What defines a sustainable food system? How can it be more inclusive? How do local and global scales interact and how does power flow within food systems? How to encourage an interdisciplinary approach to realizing sustainable food systems? And how to activate change? These questions are considered by EU and North American academics and practitioners in this book. Using a wide range of case studies, it provides a critical overview, showing how and where theory and practice can converge to produce more sustainable food systems.
Table of Contents
Contents: Part 1 Interrogating Sustainable Food Systems: Imagining sustainable food systems, Alison Blay-Palmer; Conceptualizing and creating sustainable food systems: how interdisciplinarity can help, Clare Hinrichs; Sustainability: a tool for food system reform?, Mustafa Koc. Part 2 Inclusion and Exclusion in Sustainable Food Systems: Greening the realm: sustainable food chains and the public plate, Kevin Morgan; Thinking about labour in alternative food systems, Yael Levitte; The urban food desert: spatial inequality or opportunity for change?, Ellen Desjardins. Part 3 The Case for Sustainable Food Systems: Food systems planning and sustainable cities and regions: the role of the firm in sustainable food capitalism, Betsy Donald; The nexus between alternative food systems and entrepreneurism: three local stories, Hélène St. Jacques; Scaling up: bringing public institutions and food service corporations into the project for a local, sustainable food system in Ontario, Harriet Friedmann; Food policy encounters of a 3rd kind: how the Toronto Food Policy Council socializes for sustain-ability, Wayne Roberts; Food insecurity in the land of plenty: the Windermere valley paradox, Alison Bell; Imagining sustainable food systems: the path to regenerative food systems, Alison Blay-Palmer and Mustafa Koc; Index.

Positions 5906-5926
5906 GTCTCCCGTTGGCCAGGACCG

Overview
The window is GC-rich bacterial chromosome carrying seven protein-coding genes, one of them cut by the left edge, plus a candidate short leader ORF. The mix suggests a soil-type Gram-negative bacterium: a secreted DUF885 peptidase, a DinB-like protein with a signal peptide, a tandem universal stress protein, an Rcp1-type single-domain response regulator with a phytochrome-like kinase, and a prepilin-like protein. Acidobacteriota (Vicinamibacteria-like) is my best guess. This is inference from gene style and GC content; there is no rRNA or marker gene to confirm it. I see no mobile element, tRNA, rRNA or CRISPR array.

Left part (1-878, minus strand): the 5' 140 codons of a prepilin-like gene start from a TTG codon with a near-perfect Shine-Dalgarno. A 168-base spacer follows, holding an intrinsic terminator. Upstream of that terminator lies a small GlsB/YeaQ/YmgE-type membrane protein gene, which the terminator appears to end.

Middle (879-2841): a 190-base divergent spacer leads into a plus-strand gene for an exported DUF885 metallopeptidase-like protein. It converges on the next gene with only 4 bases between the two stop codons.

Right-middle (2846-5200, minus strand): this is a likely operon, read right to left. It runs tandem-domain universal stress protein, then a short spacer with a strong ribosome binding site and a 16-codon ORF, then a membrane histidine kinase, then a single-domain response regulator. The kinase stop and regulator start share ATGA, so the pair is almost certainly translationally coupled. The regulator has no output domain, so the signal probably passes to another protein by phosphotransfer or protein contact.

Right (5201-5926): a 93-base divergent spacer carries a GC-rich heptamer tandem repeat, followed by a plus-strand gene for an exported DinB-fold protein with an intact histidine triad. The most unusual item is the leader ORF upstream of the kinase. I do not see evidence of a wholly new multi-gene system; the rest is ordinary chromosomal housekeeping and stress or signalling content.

Alison Blay-Palmer, Associate Professor, Department of Geography and Environmental Studies, Wilfrid Laurier University, Waterloo, Canada
'This book makes an important contribution to the literature on alternative food systems. It moves beyond enumerating the problems with the current food system (including problems with alternative food strategies) and begins to build ideas of what a sustainable food system might include. In particular, the focus on particular strategies, policies, and business arrangements that could be part of a sustainable food system makes this book a must-read for those interested in developing a sustainable future.' Sarah Wakefield, University of Toronto, Canada 'Imagining Sustainable Food Systems is a thought-provoking collection of articles...Highly recommended. Graduate students, researchers, faculty, professionals/practitioners, and policy makers.' Choice